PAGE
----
The long-awaited affordable housing lottery for 65 rental units in the Town of Southampton was held Monday at Town Hall, with 268 applications drawn, and each assigned a number.
The No. 1 pick has first priority for a unit at Speonk Commons, next to the Speonk train station, or Sandy Hollow Cove in Tuckahoe. Both are being developed by the Southampton Housing Authority in partnership with Georgica Green Ventures, a for-profit, Jericho-based company that builds affordable housing.
However, all applicants must verify that they meet income eligibility and household composition requirements—so applicants who were assigned high numbers should not feel discouraged, officials advised.
In fact, Diana Weir, the town’s director of housing and community development, noted that for the Southampton Pointe condo development in Tuckahoe last year, the town went through the first 120 ranked applicants before it could fill 15 affordable units—and those 15 still have to qualify for mortgages.
The housing authority has enlisted Arco Management Corporation of Suffern to conduct the application process and screen the applicants for Speonk Commons and Sandy Hollow Cove. Arco compliance managers Lauren Calderon, Jacqueline Carton and Sandra Renauro picked up the applications, which had a postmark deadline of July 22, at the Southampton Post Office on Monday morning and sealed them shut in a plastic box with packing tape.
The box was cut open at the noon housing lottery in the Town Board meeting room, and applications were chosen at random.
Applicants were not required to attend the lottery, though a handful of people came anyway to learn their number immediately. The lottery was also broadcast live on SEA-TV for the sake of others who couldn’t make it to Town Hall, and all applicants will receive a letter informing them of their rank.
Ranked 48 was Gisell Estevez, who presently rents in Mastic with her two sons, 6-year-old Sonniell and 5-year-old Yohansell. She is not from Southampton Town but said that she decided to apply because she was looking for an affordable place to live. She was previously living in Copiague, until a house fire displaced her family two years ago.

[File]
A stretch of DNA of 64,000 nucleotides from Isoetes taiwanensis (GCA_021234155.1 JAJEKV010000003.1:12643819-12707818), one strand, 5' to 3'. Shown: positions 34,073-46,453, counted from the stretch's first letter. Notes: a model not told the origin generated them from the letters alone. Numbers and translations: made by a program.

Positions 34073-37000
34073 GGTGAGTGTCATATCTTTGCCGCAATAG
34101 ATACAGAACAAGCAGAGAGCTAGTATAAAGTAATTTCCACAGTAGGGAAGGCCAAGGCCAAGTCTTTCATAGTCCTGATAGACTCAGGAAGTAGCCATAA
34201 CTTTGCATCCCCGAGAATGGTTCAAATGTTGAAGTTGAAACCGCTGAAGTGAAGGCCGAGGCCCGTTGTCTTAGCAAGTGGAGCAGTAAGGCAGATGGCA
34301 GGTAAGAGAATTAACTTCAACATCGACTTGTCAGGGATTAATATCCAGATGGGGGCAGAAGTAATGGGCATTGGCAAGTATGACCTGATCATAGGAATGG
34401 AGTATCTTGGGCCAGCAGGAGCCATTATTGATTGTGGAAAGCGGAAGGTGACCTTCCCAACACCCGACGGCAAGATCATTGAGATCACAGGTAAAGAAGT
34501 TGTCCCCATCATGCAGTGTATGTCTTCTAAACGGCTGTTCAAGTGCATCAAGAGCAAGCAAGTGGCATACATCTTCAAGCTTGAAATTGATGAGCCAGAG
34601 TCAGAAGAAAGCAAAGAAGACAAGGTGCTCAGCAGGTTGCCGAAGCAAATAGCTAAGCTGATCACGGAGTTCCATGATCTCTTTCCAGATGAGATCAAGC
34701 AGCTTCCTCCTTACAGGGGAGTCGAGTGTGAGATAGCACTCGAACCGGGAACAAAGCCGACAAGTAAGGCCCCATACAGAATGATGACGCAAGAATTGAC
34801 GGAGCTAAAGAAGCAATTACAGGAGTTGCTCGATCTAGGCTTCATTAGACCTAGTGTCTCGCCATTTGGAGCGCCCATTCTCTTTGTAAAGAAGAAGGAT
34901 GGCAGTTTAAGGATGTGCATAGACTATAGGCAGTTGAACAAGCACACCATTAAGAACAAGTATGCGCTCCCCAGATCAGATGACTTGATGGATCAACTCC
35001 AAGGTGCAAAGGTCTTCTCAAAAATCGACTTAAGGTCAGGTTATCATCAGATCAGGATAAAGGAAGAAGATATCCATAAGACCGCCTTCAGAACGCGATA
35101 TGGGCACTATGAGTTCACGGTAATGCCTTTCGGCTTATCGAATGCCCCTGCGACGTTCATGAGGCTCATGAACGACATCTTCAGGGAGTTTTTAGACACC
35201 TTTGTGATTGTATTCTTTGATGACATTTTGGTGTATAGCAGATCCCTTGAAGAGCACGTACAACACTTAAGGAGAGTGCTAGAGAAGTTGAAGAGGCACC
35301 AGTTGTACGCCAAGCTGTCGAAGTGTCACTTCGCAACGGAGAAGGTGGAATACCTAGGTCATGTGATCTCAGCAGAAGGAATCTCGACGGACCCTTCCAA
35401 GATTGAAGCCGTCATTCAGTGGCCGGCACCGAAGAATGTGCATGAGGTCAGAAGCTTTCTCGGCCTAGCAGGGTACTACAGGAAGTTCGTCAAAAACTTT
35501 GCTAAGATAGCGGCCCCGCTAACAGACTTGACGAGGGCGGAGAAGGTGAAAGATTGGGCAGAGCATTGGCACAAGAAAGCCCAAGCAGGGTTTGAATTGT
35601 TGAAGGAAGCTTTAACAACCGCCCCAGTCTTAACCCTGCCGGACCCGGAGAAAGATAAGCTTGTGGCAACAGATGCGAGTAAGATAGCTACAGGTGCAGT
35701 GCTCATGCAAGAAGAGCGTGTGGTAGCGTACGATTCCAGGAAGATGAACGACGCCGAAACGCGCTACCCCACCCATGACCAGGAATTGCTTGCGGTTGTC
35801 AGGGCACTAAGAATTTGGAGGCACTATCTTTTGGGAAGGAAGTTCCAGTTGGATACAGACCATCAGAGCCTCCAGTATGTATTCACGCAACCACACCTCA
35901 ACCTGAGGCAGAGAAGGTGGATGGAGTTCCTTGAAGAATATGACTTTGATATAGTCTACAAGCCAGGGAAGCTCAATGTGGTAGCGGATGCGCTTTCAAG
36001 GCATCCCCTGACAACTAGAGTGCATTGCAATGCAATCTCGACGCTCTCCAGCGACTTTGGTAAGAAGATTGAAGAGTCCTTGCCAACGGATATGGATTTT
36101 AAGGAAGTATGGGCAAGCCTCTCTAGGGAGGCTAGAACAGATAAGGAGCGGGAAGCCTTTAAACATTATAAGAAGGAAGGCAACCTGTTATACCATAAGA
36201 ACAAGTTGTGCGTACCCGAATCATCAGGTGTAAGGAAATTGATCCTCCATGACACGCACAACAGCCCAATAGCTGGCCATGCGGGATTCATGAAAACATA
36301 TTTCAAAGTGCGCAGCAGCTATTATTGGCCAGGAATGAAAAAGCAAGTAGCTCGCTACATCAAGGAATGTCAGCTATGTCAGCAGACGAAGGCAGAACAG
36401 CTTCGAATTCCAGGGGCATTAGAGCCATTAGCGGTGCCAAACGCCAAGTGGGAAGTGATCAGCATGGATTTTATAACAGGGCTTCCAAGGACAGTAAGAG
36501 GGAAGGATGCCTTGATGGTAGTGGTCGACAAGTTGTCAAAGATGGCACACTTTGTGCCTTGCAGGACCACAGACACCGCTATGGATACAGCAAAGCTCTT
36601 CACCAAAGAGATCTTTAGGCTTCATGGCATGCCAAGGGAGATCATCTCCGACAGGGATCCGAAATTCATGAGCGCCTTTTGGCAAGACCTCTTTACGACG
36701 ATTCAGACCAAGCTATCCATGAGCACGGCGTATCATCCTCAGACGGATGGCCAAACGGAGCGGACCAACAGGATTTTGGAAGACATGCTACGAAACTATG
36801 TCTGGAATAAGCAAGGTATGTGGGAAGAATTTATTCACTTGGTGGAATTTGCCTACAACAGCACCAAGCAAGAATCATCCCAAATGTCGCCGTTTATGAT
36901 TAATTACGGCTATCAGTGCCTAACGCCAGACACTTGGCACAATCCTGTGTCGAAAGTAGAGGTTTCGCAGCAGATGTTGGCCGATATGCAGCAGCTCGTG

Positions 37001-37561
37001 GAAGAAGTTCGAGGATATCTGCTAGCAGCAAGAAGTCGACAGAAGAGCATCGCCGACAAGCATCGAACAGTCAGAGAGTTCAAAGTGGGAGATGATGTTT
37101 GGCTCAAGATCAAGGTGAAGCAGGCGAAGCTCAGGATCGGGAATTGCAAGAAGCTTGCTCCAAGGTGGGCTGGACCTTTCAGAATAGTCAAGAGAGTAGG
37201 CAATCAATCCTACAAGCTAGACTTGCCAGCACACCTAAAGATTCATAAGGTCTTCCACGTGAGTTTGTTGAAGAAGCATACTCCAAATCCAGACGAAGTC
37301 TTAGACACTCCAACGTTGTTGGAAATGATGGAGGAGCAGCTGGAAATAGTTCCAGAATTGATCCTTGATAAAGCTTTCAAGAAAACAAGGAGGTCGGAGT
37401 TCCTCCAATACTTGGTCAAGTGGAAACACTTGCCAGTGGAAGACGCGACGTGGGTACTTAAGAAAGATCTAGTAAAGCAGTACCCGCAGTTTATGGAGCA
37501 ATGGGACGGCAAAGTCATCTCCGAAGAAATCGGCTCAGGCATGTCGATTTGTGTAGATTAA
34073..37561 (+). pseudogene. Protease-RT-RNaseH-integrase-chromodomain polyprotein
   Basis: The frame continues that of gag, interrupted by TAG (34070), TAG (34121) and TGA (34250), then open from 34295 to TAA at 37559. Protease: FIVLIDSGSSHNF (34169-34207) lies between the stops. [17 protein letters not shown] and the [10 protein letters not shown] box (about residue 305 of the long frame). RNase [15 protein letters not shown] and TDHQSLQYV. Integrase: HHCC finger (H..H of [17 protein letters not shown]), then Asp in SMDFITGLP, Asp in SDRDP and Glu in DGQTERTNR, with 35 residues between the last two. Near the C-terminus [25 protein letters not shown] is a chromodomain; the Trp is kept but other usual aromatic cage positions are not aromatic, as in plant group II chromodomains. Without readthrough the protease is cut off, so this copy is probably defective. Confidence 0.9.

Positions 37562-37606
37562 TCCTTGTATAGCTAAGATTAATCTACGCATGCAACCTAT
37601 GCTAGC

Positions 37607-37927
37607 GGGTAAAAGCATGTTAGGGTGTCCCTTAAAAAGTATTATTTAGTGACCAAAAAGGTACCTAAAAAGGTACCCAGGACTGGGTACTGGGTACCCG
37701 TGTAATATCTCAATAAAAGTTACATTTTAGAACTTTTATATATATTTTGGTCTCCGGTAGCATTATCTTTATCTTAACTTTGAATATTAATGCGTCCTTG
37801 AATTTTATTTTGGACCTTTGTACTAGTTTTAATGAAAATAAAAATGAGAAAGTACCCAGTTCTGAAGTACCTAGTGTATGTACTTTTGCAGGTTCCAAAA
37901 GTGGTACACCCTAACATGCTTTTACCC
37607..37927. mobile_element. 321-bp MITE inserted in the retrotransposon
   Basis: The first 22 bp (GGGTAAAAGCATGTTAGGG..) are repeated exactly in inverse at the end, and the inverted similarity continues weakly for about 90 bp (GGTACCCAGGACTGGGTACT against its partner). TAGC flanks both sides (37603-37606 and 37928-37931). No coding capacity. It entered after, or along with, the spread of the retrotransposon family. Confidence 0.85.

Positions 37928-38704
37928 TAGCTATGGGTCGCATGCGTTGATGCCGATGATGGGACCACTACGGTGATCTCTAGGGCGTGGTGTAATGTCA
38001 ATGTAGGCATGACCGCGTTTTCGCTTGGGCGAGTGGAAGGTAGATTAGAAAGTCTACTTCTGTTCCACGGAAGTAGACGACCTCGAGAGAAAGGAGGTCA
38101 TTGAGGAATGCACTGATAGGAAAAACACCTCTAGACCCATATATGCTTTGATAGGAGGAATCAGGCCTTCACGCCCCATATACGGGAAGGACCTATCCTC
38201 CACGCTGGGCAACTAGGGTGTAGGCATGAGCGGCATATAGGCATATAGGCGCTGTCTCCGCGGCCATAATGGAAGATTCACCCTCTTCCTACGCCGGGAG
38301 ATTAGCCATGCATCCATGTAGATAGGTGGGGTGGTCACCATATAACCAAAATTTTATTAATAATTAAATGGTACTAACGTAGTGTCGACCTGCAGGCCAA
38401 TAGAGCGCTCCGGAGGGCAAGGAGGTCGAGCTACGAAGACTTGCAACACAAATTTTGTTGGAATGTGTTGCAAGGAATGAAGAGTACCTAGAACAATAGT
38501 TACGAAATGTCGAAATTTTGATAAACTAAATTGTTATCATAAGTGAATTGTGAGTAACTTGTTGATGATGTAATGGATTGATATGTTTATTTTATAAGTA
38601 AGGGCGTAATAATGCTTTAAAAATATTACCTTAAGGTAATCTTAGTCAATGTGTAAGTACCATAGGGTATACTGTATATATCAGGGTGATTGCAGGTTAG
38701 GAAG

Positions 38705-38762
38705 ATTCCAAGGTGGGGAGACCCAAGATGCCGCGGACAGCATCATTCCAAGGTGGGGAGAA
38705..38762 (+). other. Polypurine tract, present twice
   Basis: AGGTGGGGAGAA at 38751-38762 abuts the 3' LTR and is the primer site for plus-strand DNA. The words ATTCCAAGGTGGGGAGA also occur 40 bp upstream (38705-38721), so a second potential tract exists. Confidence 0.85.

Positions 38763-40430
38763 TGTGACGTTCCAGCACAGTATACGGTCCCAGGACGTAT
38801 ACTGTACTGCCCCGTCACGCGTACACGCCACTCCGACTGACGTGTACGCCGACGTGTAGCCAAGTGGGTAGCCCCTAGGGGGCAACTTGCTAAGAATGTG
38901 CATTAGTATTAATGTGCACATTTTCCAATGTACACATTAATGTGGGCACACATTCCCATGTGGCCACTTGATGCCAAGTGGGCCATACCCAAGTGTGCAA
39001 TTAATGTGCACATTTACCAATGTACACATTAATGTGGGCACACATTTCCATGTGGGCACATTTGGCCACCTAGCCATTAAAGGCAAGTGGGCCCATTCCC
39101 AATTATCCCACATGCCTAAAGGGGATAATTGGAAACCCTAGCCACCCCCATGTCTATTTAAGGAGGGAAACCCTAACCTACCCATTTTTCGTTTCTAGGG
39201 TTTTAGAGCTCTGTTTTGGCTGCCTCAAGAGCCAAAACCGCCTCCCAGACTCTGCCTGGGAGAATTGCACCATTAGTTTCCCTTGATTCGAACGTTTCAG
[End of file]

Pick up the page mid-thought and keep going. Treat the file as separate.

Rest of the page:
“The apartments look really nice, and I just went for a shot to see if I was eligible,” said Ms. Estevez, who works as a debt collector in Farmingdale now. If she does get one of the apartments, she said she will find another job farther east.
Emilie Eckert also attended, and she was ranked 115. She said after her application was drawn that she is hoping for a spot at Speonk Commons.
She previously lived within the Town of Southampton, in Quogue and Remsenburg, but now she lives in Eastport, a hamlet that straddles the Brookhaven-Southampton town line. “I live in Brookhaven, and I’m hoping to get back into Southampton,” she said.
She works within the Town of Southampton at the Suffolk Community College Eastern Campus in Northampton.
Ms. Eckert explained that she was living with her two children in a three-bedroom rental, but they have moved out and now she is looking for a one-bedroom. “The landlord is planning on selling the place, so I need to move out,” she added.
Joanne Esposito came in person and brought a list of six friends, all of whom also applied. Ms. Esposito’s application was drawn 234th, the latest among her friends.
Ms. Esposito said she lived in Southampton Village in an apartment above a garage for 10 years, but then her landlady died and the landlady’s son decided to sell the house. In January, she took custody of her 13-year-old grandson, with whom she would like to share an affordable apartment. Since June, they have been staying with a friend in Water Mill.